Minister of Indigenous Peoples’ Affairs Sydney Allicock has urged the Toshaos attending the ongoing National Toshaos Council (NTC) conference to attack issues rather than personalities as he warned of the ill-effects of political division on community development.
Speaking at Monday’s opening ceremony, the Minister described the gathering as one that allows the leaders from the varying Indigenous communities sprawled across Guyana’s hinterland to both reflect on the work achieved over the past year and to plan for the work slate for the one ahead.
Acknowledging the almost full capacity of the conference room at the centre on Monday, Allicock stated that such an occurrence shows the interests of leaders in working towards the development of the Indigenous peoples.
However, while the interest may be there, Allicock expressed concern over the lack of respect shown for Toshaos in various villages and the fact that some village leaders are using their office to enforce unlawful rules and unheard of punishments. He also contended that there are some villages that have been torn apart by “agents of division.”
“The same people who elected their leaders show scant regard for those leaders as they manage the day to day affairs of the villages. Likewise, disrespect by some Toshaos for the citizens of their villages is alarming. We cannot continue to operate in this manner if we are going to move forward,” Allicock stated.
“There are some leaders who seek to use their elected offices to their own self-interest much to the frustration of villagers… Expelling councillors from meetings for disagreeing with a Toshao, threatening councillors with dismissal, making arbitrary decisions and entering into agreements to exploit village resources without council or village approval cannot be allowed to continue,” he added.
The minister further revealed that he is cognisant of the fact that there are communities and leaders who seem bent on continuing to be “ruthless” in their way of doing business.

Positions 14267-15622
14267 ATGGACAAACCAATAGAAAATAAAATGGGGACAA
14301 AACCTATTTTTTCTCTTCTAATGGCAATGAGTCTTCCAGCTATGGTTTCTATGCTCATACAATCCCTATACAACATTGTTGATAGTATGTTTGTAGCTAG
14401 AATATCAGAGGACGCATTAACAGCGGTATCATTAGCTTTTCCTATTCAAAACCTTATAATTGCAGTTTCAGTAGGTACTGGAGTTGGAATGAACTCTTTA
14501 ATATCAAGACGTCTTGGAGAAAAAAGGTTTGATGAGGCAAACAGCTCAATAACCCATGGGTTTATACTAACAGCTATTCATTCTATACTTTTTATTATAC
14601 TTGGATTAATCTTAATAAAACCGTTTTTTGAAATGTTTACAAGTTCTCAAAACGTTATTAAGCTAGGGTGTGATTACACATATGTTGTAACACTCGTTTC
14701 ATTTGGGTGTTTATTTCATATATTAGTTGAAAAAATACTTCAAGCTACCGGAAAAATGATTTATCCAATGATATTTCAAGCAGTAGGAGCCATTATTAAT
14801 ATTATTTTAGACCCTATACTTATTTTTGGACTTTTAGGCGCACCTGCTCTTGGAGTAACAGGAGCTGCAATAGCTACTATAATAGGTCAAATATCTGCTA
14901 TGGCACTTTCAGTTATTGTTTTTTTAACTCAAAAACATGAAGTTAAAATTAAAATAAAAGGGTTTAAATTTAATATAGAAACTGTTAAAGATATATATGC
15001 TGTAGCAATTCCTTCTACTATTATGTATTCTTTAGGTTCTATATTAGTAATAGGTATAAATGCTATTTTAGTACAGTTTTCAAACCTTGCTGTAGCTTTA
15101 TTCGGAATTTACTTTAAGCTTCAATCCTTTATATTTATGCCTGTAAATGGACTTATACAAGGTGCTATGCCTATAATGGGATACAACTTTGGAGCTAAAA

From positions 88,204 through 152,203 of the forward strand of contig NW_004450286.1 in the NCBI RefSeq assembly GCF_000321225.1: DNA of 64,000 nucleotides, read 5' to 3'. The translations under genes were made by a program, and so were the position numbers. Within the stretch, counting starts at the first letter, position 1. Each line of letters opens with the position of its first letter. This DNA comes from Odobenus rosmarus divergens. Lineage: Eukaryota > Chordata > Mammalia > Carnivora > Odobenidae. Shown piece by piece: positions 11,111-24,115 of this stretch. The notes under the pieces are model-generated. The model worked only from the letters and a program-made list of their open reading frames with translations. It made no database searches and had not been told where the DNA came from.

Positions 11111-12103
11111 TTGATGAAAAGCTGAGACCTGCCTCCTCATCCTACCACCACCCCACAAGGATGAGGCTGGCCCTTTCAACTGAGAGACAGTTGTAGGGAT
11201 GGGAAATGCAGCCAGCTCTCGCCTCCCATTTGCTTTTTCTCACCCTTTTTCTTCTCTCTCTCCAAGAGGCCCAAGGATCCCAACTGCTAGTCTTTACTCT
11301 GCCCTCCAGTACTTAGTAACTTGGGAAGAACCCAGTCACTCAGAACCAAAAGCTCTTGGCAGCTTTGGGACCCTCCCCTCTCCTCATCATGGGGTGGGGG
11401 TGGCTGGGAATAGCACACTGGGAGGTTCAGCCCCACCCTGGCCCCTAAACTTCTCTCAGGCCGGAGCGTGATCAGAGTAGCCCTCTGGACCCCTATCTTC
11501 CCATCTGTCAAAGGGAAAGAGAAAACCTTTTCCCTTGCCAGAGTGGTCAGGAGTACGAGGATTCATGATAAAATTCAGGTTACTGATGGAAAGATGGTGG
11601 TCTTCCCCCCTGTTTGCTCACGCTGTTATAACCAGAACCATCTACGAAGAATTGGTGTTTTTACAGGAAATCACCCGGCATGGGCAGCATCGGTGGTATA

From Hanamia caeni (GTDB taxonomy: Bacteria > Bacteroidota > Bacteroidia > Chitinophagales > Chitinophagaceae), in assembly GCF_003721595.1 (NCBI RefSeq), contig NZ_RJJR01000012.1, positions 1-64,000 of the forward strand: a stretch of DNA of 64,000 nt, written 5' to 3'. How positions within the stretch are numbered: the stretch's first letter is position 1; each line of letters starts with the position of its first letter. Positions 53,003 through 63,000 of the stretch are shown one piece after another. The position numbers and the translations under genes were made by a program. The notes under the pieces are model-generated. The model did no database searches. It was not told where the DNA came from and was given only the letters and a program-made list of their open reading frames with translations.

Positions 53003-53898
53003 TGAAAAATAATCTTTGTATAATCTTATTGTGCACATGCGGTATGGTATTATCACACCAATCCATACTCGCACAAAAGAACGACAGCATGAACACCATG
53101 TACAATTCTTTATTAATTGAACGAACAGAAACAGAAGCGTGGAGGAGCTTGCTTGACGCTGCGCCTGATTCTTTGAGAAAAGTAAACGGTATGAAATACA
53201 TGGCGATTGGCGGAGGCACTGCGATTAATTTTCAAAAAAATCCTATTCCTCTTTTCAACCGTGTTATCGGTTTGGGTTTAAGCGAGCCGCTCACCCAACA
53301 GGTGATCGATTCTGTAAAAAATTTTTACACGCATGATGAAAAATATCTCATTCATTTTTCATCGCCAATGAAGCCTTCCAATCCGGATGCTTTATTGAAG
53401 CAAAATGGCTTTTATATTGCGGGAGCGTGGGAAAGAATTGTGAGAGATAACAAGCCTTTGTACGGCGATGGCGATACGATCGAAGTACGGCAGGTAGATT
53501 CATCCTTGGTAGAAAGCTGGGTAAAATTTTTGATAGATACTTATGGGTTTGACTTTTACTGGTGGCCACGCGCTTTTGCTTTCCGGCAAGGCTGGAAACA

This being said, Allicock reiterated the importance of accountability with regards to “hard come finances” as a critical competent in moving forward as a respected body.
“As a ministry, we are going to work with you to ensure that all leaders abide by the law; it is my hope that when I do, those who thrive on causing division will not seek mileage from my actions,” he said.
Moreover, Allicock urged the NTC to take its responsibility seriously and the Community Development Officers (CDOs) to be more proactive.
“I, myself, when complaints come, pass it on to the relevant Ministry and they take action, only to find out that most of the times it is the Toshaos who would have given permission without the knowledge of the council and this is embarrassing. We need to desist from that sort practice, you are a Toshao, you are a leader for your people, and consultation is needed, is the first step to a decision,” he added.
Allicock continued his speech by underscoring the importance of working together in taking the development of Indigenous people forward.
“We need to work together as a team; we each have a role to play in bringing the good life to all. Let us regard that role with pride and urgency, let us deliver on our obligations. If we need assistance in that regard, we must request it without delay; if we recognise that we are unable to deliver in our respective manner, we must do the honourable thing in the best interest of our indigenous people,” he charged.
“In order for us to move, we can’t be divided and I have seen communities politically divided and it is serious. It will hamper us if we do not move out of that mode; ignore the agents of division and embrace each other as leaders with a common cause in the best interest of indigenous Guyanese… let us work together onward and forward for a good life for all,” he added.
Despite these challenges, Minister Allicock noted that progress has been made over the past year to develop the lives of the Indigenous peoples as he alluded to the Hinterland Housing Programme, the Hinterland Employment and Youth Service (HEYS) project, and the drilling of wells in Region Nine as some of the projects which have been rolled out.
Additionally, the minister highlighted ongoing infrastructural work by the ministries of Public Infrastructure and Communities as well as that of the regional administrations.
Further, he spoke of government’s engagement with the International Fund for Agricultural Development (IFAD) for the development of agricultural projects said to benefit regions One and Nine.
In the meantime, Allicock reaffirmed his commitment and that of the government to strengthening of the Amerindian Act of 2006 and addressing Indigenous rights and land issues.